Everything You Were Afraid to Ask About Roadkill

What happens when an animal doesn’t make it to the other side of the street?

Museum Keeps Thousands of Carcasses in Its Freezer August 9, 2016 - A museum in Denver, Colorado, has invited donations of animals killed in vehicle collisions and other encounters with modern life. By preserving and studying the specimens, researchers are hoping for a better understanding of how well wild animals are coping with their changing habitats.

READ: Everything You Were Afraid to Ask About Roadkill

There are fatalities on all sides when animals share a habitat with human beings. Animals who are migrating, tracking a mate, or looking for food and water have to cross roads, unaware of the speeding metal danger that is the automobile. Each crossing is a danger to them, and they may or may not get to the other side.

Once they are hit, they can cause serious damage to a car or the people in it. If they’re small enough, though, carcasses may appear to drivers as simply furry lumps on the roadside. But that’s not the end of the story. (Read: Four Creepy, Cool Ways Roadkill Helps Science)

There are a variety of different fates that roadkill can meet.


In the 10 years that John Demboski has worked at the Denver Museum of Nature and Science, he has doubled the size of their specimen collection. “One of the ways that we build our collections is we bring in a lot of what we call salvage material,” said Demboski. “Salvage material is stuff like roadkill, dead animals from rehab facilities, or stuff from local agencies.”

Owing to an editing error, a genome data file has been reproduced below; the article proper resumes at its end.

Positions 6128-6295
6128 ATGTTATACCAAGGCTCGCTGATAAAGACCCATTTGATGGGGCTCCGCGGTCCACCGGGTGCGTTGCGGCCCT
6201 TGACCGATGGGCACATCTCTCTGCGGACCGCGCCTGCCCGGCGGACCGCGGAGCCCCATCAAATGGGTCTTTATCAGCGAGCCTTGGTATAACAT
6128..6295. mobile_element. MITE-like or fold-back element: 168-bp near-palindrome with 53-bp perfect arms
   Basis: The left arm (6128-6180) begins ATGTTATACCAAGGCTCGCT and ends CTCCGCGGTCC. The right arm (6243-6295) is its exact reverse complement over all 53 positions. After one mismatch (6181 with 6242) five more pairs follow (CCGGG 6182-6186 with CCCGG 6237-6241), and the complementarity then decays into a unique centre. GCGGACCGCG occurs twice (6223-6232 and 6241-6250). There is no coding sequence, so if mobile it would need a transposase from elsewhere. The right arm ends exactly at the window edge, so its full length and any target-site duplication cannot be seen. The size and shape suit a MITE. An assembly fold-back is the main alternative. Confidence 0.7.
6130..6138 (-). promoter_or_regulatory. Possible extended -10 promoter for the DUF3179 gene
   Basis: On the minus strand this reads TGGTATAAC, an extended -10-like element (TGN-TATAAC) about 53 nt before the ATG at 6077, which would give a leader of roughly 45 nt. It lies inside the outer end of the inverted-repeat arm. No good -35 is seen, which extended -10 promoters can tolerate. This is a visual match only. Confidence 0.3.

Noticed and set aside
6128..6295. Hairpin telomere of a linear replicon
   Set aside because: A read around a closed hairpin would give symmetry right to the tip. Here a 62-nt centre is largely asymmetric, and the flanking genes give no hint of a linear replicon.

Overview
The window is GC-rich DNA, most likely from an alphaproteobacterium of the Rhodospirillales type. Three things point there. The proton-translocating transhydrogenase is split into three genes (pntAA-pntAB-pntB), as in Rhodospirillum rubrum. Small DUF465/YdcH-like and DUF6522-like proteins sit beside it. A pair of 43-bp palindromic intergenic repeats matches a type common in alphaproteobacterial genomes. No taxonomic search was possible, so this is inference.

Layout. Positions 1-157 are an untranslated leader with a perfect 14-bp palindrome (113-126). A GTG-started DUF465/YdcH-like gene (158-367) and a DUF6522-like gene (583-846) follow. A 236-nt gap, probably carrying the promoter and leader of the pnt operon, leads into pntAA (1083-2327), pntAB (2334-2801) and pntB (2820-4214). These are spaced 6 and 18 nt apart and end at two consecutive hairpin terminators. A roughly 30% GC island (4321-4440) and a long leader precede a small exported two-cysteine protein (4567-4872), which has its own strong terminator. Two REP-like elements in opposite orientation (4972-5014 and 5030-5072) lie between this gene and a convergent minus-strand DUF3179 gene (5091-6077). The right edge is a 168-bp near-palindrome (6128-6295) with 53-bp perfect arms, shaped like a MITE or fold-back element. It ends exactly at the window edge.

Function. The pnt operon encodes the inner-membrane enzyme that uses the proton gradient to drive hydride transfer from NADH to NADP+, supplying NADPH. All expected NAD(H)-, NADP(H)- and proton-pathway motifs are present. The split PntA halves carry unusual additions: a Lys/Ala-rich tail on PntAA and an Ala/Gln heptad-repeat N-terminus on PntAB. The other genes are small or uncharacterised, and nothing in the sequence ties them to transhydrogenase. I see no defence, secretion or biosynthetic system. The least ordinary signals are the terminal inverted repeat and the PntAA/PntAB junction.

The staff at the museum dissect the animals, examine their stomach content, document the date and the location of the animals, analyze DNA, and preserve the skins and bones as teaching specimens. Each animal provides a wealth of information, meaning the museum has built up a sizable collection of the wildlife native to the area.

There are many other ways that roadkill and other animals can help science as well. Where there are scientific projects that use animal remains, roadkill bodies can provide valuable data in the form of DNA, fatality mapping, and as bait for predators that scientists want to tag and study. Research facilities even sometimes use salvage material to study forensic decomposition and anatomy.

Wildlife Scavenging

The most common fate of roadkill is being scavenged by another animal. Carnivores will smell the free street pizza and chow down by the roadside. This can be problematic, though, because then the scavenger is also in danger of a car hitting him.

For that reason, it’s best to pull over and drag animal remains off of the roadway and leave it in the forest, so predators can dine in peace.

But it’s not only coyotes, vultures, and bears that enjoy decomposing carcasses. The circle of life means that all of the nutrients will return to the ecosystem in one way or another. Rodents and deer chew on the bones for calcium. Some species of insects and fungi rely completely on decaying animal matter to sustain themselves. Even when the animal is buried, the bones eventually dissolve and return to the earth.